A former soldier has been sentenced under the Terrorism Act after he attempted to travel to Syria to fight Isis.
Robert Clarke came to the attention of police in July last year when it was believed that he was considering travelling to Syria, possibly to fight on behalf of Kurdish forces.
The 23-year-old from Wales was about to board a flight to Jordan at Heathrow Airport when he was detained and questioned by detectives, heard Westminster Magistrates’ Court.
He was handed a year-long community order for failing to give officers the pin number to his mobile phone when required to do so.
The verdict came shortly after it emerged that 20-year-old chef Ryan Lock was killed in Syria on 21 December – the third British man to die fighting Isis with the Kurds in the country.
After his arrest, Islamist extremists made “extremely nasty” threats towards Mr Clarke, who previously served four years in the Army, the court heard.
Defence lawyer Korina Claire said Mr Clarke believed his intentions had been good and he had planned to go to Syria to “assist victims of war”, including by donating medical supplies that were in his luggage along with “military paraphernalia”.
She said he received “some extremely nasty threats from Islamic extremists or those purporting to be Islamic extremists” after he was charged.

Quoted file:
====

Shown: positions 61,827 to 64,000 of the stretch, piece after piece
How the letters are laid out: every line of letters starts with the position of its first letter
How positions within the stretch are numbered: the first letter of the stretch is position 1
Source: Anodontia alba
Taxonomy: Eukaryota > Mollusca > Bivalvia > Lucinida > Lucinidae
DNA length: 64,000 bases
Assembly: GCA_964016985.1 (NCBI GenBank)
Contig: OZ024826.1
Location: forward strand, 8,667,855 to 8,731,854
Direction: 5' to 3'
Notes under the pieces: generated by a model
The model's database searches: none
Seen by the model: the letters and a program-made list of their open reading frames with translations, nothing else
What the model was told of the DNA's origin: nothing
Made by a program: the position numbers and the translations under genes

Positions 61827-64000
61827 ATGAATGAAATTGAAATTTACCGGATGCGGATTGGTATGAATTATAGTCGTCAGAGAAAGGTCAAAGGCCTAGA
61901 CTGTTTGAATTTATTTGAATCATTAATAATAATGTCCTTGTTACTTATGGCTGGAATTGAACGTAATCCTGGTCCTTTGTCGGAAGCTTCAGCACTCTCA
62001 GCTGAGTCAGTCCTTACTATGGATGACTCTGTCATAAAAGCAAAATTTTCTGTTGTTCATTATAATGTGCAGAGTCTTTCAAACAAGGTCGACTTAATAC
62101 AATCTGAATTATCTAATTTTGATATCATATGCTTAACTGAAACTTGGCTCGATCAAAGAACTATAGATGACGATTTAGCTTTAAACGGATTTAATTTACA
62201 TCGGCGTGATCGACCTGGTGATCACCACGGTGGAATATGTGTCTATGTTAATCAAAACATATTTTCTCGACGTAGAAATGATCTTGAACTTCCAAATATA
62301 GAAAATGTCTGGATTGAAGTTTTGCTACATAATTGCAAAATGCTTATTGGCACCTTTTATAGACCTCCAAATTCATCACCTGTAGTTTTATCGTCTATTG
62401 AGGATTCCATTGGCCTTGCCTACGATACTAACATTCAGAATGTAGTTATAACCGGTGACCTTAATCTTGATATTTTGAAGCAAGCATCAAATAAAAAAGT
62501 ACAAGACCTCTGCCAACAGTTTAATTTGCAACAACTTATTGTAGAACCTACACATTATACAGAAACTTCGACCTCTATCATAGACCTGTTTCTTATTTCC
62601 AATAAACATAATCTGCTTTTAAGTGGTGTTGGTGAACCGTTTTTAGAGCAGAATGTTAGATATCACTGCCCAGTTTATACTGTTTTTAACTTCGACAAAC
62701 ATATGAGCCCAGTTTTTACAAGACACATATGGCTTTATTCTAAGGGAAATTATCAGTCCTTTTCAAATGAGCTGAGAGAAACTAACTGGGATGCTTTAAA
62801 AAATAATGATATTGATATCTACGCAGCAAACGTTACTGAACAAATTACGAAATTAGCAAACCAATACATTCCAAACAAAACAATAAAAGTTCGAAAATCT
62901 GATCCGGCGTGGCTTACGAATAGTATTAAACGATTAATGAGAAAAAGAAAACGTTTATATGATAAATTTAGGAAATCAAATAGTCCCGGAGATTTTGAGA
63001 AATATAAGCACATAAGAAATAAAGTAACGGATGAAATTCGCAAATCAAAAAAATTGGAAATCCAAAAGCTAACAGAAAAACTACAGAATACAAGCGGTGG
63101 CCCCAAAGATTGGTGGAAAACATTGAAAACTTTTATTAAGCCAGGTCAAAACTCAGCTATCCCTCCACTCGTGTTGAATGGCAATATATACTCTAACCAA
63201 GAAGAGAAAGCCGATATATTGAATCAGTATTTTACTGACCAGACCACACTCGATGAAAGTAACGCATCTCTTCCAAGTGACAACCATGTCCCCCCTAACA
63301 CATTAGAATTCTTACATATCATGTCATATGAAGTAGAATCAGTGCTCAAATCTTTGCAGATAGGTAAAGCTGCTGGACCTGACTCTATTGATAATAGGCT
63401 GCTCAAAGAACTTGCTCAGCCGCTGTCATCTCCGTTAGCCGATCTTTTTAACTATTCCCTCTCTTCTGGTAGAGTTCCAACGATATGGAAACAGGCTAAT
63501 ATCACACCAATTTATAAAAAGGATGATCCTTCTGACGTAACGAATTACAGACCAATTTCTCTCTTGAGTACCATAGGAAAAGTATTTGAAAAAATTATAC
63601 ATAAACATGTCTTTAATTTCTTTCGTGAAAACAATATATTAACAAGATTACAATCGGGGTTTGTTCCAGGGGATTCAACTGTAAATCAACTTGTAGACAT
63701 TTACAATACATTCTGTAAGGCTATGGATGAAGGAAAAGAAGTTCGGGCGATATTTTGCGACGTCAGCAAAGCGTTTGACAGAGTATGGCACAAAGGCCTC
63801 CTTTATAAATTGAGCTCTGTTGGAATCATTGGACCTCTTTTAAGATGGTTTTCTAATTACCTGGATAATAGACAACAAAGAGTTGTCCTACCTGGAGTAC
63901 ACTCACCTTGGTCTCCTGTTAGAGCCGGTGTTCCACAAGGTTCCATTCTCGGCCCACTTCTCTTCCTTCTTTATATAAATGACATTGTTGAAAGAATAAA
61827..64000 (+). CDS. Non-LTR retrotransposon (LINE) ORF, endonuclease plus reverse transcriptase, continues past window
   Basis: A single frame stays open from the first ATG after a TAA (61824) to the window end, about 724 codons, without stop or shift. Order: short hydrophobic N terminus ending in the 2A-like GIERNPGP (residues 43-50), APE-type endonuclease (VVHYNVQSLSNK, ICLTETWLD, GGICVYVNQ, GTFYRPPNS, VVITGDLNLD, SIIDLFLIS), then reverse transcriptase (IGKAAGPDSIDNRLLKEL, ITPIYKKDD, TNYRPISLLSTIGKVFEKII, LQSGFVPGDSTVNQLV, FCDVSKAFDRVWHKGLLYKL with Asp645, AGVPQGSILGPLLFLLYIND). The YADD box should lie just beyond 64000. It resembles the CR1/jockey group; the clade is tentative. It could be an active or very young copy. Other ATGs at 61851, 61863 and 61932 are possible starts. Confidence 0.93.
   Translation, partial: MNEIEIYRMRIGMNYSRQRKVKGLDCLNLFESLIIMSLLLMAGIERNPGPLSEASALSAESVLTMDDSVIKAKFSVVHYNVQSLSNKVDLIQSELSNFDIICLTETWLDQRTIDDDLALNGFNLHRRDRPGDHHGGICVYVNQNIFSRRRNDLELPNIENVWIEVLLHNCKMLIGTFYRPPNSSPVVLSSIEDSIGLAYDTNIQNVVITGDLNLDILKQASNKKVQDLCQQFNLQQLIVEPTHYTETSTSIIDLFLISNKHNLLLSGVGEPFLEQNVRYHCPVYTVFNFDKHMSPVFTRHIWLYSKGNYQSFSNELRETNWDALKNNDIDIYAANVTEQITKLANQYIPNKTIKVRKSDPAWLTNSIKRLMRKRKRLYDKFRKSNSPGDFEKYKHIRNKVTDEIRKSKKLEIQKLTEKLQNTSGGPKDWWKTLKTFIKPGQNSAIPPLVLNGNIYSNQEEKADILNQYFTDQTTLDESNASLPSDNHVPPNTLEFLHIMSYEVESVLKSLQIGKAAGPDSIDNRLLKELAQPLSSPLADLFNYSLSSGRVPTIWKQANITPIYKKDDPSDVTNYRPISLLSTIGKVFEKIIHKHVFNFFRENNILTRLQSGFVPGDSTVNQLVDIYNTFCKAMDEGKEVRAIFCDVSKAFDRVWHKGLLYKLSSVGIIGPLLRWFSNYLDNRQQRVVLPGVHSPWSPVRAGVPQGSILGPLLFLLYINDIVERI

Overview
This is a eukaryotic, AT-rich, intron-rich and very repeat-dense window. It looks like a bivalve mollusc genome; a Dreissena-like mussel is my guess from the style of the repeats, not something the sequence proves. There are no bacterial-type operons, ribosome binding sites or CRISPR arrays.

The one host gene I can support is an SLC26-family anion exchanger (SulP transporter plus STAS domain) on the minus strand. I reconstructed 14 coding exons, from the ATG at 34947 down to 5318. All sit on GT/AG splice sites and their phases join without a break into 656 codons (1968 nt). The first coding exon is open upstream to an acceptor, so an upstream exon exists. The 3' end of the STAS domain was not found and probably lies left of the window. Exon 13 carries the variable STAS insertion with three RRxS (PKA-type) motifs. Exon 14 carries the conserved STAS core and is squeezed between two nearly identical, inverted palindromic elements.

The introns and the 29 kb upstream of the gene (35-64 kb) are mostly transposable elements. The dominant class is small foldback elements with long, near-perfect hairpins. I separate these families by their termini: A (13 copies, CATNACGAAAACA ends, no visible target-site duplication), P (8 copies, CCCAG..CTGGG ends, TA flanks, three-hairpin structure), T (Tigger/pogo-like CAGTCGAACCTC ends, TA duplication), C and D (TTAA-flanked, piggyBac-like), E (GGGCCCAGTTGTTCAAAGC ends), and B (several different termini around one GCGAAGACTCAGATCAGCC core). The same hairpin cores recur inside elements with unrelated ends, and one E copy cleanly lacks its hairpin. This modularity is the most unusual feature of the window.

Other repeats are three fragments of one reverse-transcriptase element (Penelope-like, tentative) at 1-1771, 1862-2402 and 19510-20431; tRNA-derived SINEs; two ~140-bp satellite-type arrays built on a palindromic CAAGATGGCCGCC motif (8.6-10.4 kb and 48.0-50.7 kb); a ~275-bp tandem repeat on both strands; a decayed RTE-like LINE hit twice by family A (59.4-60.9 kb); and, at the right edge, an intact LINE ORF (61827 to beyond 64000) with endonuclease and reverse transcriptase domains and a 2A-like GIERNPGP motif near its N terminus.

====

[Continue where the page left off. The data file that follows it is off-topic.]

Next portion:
Ms Claire added that once her client was remanded in custody she was contacted by a member of staff in prison, who said he was concerned about Mr Clarke's safety there “given that he had openly stated that he wished to fight against Isis”.
On 9 September, Mr Clarke told police officers who had visited him on several occasions that he was booked on a flight in four days time.
Prosecutor Louise Gray said he had been seen using an iPhone but refused to give officers his pin number after being detained.
He gave various reasons including that he had forgotten it, that it required fingerprint recognition and giving a number, which did not work, she said.
The court heard he still had not provided the correct number.
Mr Clarke will have to undertake 50 hours unpaid work as part of his sentence and is also banned from leaving the UK for the same period.
At an earlier hearing Mr Clarke, from Carmarthenshire, admitted wilfully obstructing an examination under the Terrorism Act on 13 September.
Sentencing him, District Judge John Zani said: “We live in difficult and potentially dangerous times and whatever frustration you felt has to be relaxed when you are asked to supply necessary information by the police officers merely doing their job.”
Dean Evans, 22, a dairy farmer from Reading, Berkshire, died in the city of Manbij in July last year and former Royal Marine Konstandinos Erik Scurfield, 25, from Barnsley, South Yorkshire, died in the northern village of Tel Khuzela in March 2015.
The Home Office has repeatedly warned that anyone travelling to fight in Iraq and Syria – for whatever side – can be prosecuted upon their return.
“Anyone who does travel to these areas, for whatever reason, is putting themselves in considerable danger,” said a Home Office spokesperson.
“Those who travel abroad in order to participate in conflicts may be committing criminal or terrorism offences and could face prosecution when they return to the UK.
“There are many crimes committed abroad – including murder – which courts in the UK can prosecute.”
Additional reporting from Press Association